|Make:||Torus fork mount||Weight:||400 Kg|
|Pointing error:||30 arcsec RMS full sky||Tracking error:||< 0.01 arcsec per second|
|Controls:||Stepper motors driven by Torus motion control electronics||Time Standard:||GPS receiver gives better than 1s synchronisation with UTC|
|Lens:||Canon 200mm f/1.8||Aperture:||11.1 cm|
|CCD:||2048 x 2048 thinned e2v by Andor of Belfast||Pixel size:||13.5 micrometers|
|Readout noise:||12-18 e- (in 1MHz pixel readout speed)||Gain settings:||2, 1.4, 0.7 e-/ADU|
|Maximum pixel count:||80,000 e-||Field of View:||7.8 x 7.8 degrees|
|Plate Scale||13.7 arcsec/pixel||Operating Temperature:||-50 degree C|
|Cooling Mechanism||3-stage Peltier|
|Maker:||GRPro engineering||Construction:||reinforced fibreglass|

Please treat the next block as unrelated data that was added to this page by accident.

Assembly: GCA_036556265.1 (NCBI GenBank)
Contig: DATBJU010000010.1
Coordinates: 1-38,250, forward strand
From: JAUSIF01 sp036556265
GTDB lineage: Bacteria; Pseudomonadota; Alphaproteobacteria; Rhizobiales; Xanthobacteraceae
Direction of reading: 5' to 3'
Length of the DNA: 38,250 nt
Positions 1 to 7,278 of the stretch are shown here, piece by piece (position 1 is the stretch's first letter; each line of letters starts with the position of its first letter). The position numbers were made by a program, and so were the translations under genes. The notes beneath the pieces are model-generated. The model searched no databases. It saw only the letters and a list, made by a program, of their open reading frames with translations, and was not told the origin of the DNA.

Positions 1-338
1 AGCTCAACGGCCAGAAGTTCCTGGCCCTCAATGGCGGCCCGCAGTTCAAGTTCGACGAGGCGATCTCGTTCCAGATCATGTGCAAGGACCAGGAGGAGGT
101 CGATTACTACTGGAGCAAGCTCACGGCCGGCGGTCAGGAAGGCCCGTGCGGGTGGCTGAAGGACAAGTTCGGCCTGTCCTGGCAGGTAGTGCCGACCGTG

|Size:||3.5m x 8.5m||Design:||Camera room; computer room; retractable roof|
The WASP cameras are operating robotically from the UK, and can be commanded over the internet. The observers web-page monitors the weather, the instrument status, and the incoming data.
The WASP cameras cover 1% of the night sky in each shot. They usually tile a set of fields, returning to each every 8 minutes. Approximately 7000 CCD images are taken on each clear night, amounting to 40 GBs of data. These are pipeline processed into photometric datapoints on each star, which are accumulated into lightcurves in the WASP archive.
Search algorithms look for transits in each lightcurve of each star, producing a “candidate page” for each possible transit. A human looks at these to select the best planet candidates.
The candidates are sent for radial-velocity observations, using telescopes such as the 1.2-m Swiss/Euler telescope at La Silla Observatory, equipped with the CORALIE spectrograph. The size of the radial-velocity motion tells us the mass of the orbiting body and thus tells us whether it is a planet.
We also obtain the best-quality light-curves that we can, in order to best parametrise the planets.